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John Lindesay Keir
Nickname Matador
Born 6 July 1856
Died 3 May 1937
Place of death Leamington
Allegiance Flag of the United Kingdom.svg United Kingdom
Service/branch British Army
Years of service 1876–1918
Rank Lieutenant General
Unit Royal Artillery
Commands held 1st Battalion, Imperial Yeomanry
6th Division
VI Corps
Battles/wars Boer War
First World War
Awards Knight Commander of the Order of the Bath
Mentioned in Despatches
Medaille Militaire
Order of the Crown (Belgium)

Lieutenant General Sir John Lindesay Keir KCB (6 July 1856 – 3 May 1937) was a British Army officer during the Boer War and the First World War. After early service in the Royal Artillery, he commanded the 6th Division in the British Expeditionary Force when it was mobilised in 1914, and was later promoted to lead VI Corps on the Western Front. However, he was relieved of command in 1916 after a personal spat with his commanding officer, and forced to retire.

Early careerEdit

After being educated at Wimbledon School, Keir studied at the Royal Military Academy, Woolwich, from where he joined the Royal Artillery in February 1876. He was posted to a Royal Field Artillery battery in India, and after six years was awarded his "jacket" and transferred to the Royal Horse Artillery. In 1884, promoted to captain, he returned to the RFA. He had become a skilled rider in the artillery, and whilst he was too heavy to compete in traditional horseracing, he participated in point to point racing and similar events. After attending the School of Gunnery he entered the Staff College in 1892, and passed out, newly promoted to major, to command a field battery in England. He later transferred back to the RHA, where he was commanding a battery at the outbreak of the Boer War in October 1899.[1]

His battery was not sent out with the expeditionary force, and he remained at home during the early stages of the war. However, in early 1901 he was promoted to lieutenant-colonel and offered command of the 1st Battalion of the newly formed Imperial Yeomanry, volunteer mounted infantry being raised for service in South Africa. He commanded the battalion for several months along the Orange River, and in December 1901 was assigned to command the Royal Artillery Mounted Rifles, a similar force drawn from regular artillerymen; he remained with this unit until the end of the war, receiving a brevet colonelcy.[1] For his services in South Africa, he was mentioned in despatches as well as awarded the Queen's medal with five clasps.[2]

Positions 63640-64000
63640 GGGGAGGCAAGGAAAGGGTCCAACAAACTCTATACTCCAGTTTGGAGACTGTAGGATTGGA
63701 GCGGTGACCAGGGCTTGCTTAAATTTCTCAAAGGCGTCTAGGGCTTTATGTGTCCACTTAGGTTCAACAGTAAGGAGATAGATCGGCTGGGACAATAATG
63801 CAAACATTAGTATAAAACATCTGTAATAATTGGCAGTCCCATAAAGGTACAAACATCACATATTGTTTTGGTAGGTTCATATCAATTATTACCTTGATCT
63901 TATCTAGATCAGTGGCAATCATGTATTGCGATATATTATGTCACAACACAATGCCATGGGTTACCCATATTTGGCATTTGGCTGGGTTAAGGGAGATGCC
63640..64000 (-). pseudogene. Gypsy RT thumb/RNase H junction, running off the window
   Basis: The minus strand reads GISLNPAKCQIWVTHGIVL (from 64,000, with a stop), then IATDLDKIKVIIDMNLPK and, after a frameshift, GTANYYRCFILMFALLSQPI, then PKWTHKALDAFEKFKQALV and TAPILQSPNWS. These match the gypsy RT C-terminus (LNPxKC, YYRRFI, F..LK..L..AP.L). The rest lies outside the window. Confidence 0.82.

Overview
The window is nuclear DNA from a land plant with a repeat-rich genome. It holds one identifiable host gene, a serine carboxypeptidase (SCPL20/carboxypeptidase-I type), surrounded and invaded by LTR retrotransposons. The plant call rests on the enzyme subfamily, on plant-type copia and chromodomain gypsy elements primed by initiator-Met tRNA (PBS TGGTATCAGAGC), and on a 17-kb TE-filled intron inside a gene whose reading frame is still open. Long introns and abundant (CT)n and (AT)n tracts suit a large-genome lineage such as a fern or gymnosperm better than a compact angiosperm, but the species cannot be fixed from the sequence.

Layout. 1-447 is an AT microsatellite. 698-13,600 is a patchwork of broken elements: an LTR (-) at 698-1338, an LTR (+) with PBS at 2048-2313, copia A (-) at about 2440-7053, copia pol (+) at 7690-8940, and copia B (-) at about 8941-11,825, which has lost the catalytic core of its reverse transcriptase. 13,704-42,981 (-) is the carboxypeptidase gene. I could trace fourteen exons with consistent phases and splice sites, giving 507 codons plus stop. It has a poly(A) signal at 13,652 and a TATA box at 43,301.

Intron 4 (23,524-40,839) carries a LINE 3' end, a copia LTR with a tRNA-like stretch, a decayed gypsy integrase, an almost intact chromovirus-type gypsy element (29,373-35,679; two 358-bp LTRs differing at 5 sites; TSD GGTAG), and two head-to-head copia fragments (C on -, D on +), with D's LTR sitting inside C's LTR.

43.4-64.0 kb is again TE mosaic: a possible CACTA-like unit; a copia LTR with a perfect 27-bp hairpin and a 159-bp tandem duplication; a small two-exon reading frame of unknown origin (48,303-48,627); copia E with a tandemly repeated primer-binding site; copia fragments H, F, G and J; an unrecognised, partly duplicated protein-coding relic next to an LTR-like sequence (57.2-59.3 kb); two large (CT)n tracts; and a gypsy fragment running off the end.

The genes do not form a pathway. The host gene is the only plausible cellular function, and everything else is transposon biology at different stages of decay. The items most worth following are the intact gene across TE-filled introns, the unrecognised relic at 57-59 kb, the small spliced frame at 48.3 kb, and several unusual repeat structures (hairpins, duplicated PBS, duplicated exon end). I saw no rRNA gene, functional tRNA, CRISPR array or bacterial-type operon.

After the war, he was posted to India, where he was formally promoted to colonel and appointed an Assistant Adjutant-General. In 1907, he was given the command of a brigade at Allahabad, promoted to major-general in 1909, and returned home in 1911. In July 1912 he was given command of the South Midland Division, part of the Territorial Force, and remained with them until July 1914, when he was transferred to take command of the 6th Division, a Regular Army formation based in Ireland.[1]

Senior commandEdit

Keir had hardly been in command of his new division for a month when the First World War broke out, and it was mobilised as part of the British Expeditionary Force for service on the Continent. However, the original plan of sending six divisions to France was altered due to fears of German landings in the United Kingdom, and the 6th spent the first month of the war in reserve in East Anglia. It landed in France in September, and immediately saw service at the Battle of the Aisne; later in the year, he commanded it at the Battle of Armentieres. In mid-1915, he was appointed to take command of the newly formed VI Corps (United Kingdom),[3] which saw some action during the Battle of Loos in September. In December, his corps was attacked with phosgene, the first time this form of chemical warfare was used.[1]

On 8 August 1916, he was relieved of his command; whilst officially described as due to exhaustion or illness, the cause of this was a personal dispute between Keir and Edmund Allenby, his commanding general in Third Army; Allenby was notorious for his overbearing manner, and had gained the nickname "the Bull" for the manner in which he treated his subordinates. Keir had finally complained to Douglas Haig, commander of the Expeditionary Force, and as a result was nicknamed "the Matador" - the man who could handle "the Bull". However, Allenby took his revenge by officially complaining about Keir's front-line preparations; Haig supported Allenby, despite Keir's threats to appeal to higher authority, and Keir was sent home in some disgrace.[4] He was never given further command, and spent the remainder of the war fulminating about the role of privileged "cavalry generals", who he argued held a disproportionate amount of senior posts when compared to infantrymen, artillerists or engineers.[5] He formally retired from the Army in July 1918, and published his memoir of the war, A Soldier's-Eye View, the following year.[2]

As well as his knighthood, which he had received with his promotion in 1915, he was awarded the Medaille Militare and appointed a Grand Officer of the Belgian Order of the Crown. In retirement, he served as a Deputy Lieutenant and Justice of the Peace for Warwickshire.[1]

NotesEdit

  1. 1.0 1.1 1.2 1.3 1.4 Obituary, The Times
  2. 2.0 2.1 Who Was Who
  3. His obituary gives May 1915; Who Was Who gives June.
  4. MacDonald, p. 506
  5. Harvey, pp. 357–358

ReferencesEdit

Military offices
Preceded by
Alexander Thorneycroft
General Officer Commanding the South Midland Division
1 July 1912 – 27 July 1914
Succeeded by
E. R. C. Graham
Preceded by
William Pulteney
General Officer Commanding the 6th Division
1914 – 1915
Succeeded by
Walter Congreve
Preceded by
New formation
General Officer Commanding the VI Corps
1915 – 1916
Succeeded by
Aylmer Haldane

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